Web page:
Indiana Landmarks Rescued and Restored

“These places are all about the people who made them,” says Marsh Davis, president of Indiana Landmarks,“and the people who worked at saving them.”

The Restored Fowler Theatre


Once a glorious example of Streamline-Moderne architecture and one of only five theaters in the U.S. to premiere “Gone with the Wind,” in 2001 the future of the 81-year-old Fowler Theatre was bleak. No longer open, its owner planned to sell anything architecturally significant including the original marquee.  To prevent this, the non-profit Preservation Guild was formed to save the theater, purchasing the theater for $30,000 and obtained a $2000 grant and a $60,000 line of credit from Indiana Historic Landmarks Foundation.

The Fowler Theatre before restoration.

Today, the Fowler Theatre is a marvel, one of many buildings throughout the state that dedicated citizens and the Foundation have worked together in order to preserve Indiana’s heritage and also benefit communities. In the case of the Fowler Theatre, it was a way to keep low cost entertainment available and to help revitalize the downtown.

Vurpillatt’s Opera House in Winamac Restored

The theatre is one of 50 success stories highlighted in the recently released Indiana “Landmarks Rescued & Restored,” a lovely coffee table book with before and after photos showcasing what historic preservation can accomplish.

Vurpillatt’s Opera House in Winamac

“I want the book to be an acknowledgement of the wonderful people and partnerships that have made Landmarks as effective as it is,” says Indiana Landmarks’ President, Marsh Davis who wrote the forward to the book. “When we take the approach of working together, then we become part of the solution.”

DeRhodes House West Washington Historic District South Bend Restored

One of Landmarks most well-known projects was the restoration of two grand early 20th century resorts, French Lick Springs and West Baden Springs in Orange County. Returning them to their glory has made the entire area boom economically by bringing in an influx of tourism, creating local jobs and improving property values and instilling a sense of pride and vitality.

DeRhodes House West Washington Historic District South Bend

Landmarks, largest statewide preservation group in the country, saves, restores, and protects places of architectural and historical significance, including barns, historic neighborhoods such as Lockerbie Square in Indianapolis, churches and other sacred places, schools, bridges and even the Michigan City Lighthouse Catwalk.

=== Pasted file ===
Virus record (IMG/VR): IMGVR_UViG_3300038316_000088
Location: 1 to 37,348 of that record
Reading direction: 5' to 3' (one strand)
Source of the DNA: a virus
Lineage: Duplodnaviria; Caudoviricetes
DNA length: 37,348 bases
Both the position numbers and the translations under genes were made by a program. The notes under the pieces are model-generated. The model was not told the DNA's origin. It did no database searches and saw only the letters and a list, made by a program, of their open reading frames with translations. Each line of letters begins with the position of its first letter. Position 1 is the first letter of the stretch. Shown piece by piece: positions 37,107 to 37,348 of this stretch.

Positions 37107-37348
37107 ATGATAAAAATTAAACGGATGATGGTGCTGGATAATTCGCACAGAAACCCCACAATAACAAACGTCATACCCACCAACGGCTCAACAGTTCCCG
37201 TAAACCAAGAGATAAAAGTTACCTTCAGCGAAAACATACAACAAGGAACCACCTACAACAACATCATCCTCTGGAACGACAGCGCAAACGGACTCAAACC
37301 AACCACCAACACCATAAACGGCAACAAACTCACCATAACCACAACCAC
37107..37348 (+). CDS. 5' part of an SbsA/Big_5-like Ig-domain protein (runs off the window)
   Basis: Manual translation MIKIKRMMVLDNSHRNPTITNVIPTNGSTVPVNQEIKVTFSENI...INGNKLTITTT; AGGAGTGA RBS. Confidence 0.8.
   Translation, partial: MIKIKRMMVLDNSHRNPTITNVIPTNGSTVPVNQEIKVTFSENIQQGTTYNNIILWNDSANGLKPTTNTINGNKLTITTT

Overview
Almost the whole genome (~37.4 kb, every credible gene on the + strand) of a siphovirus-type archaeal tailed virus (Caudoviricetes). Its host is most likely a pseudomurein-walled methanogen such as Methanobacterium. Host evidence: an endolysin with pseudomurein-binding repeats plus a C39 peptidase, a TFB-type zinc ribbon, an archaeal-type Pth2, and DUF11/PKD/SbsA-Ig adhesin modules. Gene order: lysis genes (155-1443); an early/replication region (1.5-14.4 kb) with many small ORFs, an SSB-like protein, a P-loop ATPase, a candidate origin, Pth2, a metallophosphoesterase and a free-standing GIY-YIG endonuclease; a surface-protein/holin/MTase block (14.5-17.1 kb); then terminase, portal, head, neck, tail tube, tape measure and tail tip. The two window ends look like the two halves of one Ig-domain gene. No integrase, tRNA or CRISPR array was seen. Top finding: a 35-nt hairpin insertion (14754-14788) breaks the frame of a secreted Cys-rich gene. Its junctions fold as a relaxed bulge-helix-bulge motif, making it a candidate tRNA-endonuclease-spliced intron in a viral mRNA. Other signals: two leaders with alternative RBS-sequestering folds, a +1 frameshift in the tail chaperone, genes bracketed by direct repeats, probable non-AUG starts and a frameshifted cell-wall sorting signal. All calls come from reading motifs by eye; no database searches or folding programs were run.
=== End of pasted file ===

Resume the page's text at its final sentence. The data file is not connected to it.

Old Republic in New Carlisle Restored

Rescued and Restored also highlights other successes in Northern Indiana including partnership with the National Trust for Historic Preservation and the National Park Service in the restoration of the House of Tomorrow in the Indiana Dunes National Park, considered one of the most innovative and influential houses in modern architectural design.

Old Republic Before Restoration

The book, edited by Tina Connor, who worked at Landmarks for 42 years, retiring from her position as the non-profit’s executive vice president in 2018, 144 pages with more than 200 color photos. Hon. Randall T. Shepard, honorary chairman and long-time director of Indiana Landmarks, wrote the book’s foreward.

Statewide, Marsh says that he feels privileged knowing that Landmarks worked with the Lyles Station Historic Preservation Corporation to save Lyles Station Community School. Now a museum and the last surviving building of what was a successful African-American farming community founded by former slaves in 1849.

“These places are all about the people who made them,” says Davis, “and the people who worked at saving them.”

For more information, visit indianalandmarks.org

As published in The Times of Northwest Indiana

Author: Jane Simon Ammeson

Jane Simon Ammeson is a freelance writer who specializes in travel, food and personalities. She writes frequently for The Times of Northwest Indiana, Kentucky Living magazine, Edible Michiana, Lakeland Boating, Experience Michigan magazine, Indiana Monthly, Cleveland Magazine, Long Weekends Magazine, Food, Wine, Travel magazine and the Herald Palladium where she has a weekly food column. Her TouchScreenTravels include Indiana's Best. She also writes a weekly book review column for The Times of Northwest Indiana as well as food and travel, has authored 16 books including Lincoln Road Trip: The Back-road Guide to America's Favorite President was the winner of the Lowell Thomas Journalism Award in Travel Books, Third Place and also a Finalist for the 2019 Foreword INDIES Book of the Year Awards in the Travel category. Her latest books are America's Femme Fatale: The Story of Serial Killer Belle Gunness and Classic Restaurants of Northwest Indiana. Her other books include How to Murder Your Wealthy Lovers and Get Away with It, A Jazz Age Murder in Northwest Indiana and Murders That Made Headlines: Crimes of Indiana, all historic true crime as well Hauntings of the Underground Railroad: Ghosts of the Midwest, Brown County, Indiana and East Chicago. Jane’s base camp is Stevensville, Michigan on the shores of Lake Michigan. Follow Jane at facebook.com/janesimonammeson; twitter.com/hpammeson; https://twitter.com/janeammeson1; twitter.com/travelfoodin, instagram.com/janeammeson/ and on her travel and food blog janeammeson.com and book blog: shelflife.blog/

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